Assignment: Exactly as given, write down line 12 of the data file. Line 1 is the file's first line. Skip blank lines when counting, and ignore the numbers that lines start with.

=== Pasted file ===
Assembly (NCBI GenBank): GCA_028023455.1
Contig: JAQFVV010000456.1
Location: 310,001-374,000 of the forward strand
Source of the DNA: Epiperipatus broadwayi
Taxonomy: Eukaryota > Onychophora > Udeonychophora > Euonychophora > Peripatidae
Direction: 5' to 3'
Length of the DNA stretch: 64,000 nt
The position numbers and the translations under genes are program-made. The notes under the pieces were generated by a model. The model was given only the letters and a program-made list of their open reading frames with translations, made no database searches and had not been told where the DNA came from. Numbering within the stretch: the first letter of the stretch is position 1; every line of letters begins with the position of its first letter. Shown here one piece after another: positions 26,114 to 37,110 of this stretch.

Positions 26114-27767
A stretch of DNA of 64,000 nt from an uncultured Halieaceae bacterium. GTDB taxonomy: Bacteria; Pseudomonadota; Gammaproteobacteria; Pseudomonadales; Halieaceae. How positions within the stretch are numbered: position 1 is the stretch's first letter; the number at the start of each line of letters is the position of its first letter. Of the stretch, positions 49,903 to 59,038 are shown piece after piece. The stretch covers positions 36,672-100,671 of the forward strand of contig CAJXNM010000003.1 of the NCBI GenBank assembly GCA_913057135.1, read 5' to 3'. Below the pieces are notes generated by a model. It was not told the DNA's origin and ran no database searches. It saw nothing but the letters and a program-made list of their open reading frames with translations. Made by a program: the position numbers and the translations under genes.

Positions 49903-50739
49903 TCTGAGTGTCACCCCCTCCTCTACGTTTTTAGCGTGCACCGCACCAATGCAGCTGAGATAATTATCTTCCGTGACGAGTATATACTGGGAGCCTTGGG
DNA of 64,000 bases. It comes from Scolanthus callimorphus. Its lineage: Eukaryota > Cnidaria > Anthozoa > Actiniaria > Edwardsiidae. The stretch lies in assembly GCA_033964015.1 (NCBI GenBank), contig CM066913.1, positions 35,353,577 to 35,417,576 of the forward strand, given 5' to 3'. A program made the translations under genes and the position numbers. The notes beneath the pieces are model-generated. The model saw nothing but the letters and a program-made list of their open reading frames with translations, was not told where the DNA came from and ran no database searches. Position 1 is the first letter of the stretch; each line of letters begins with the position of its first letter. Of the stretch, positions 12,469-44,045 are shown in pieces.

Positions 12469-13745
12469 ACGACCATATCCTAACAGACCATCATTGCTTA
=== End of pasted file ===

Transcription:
49903 TCTGAGTGTCACCCCCTCCTCTACGTTTTTAGCGTGCACCGCACCAATGCAGCTGAGATAATTATCTTCCGTGACGAGTATATACTGGGAGCCTTGGG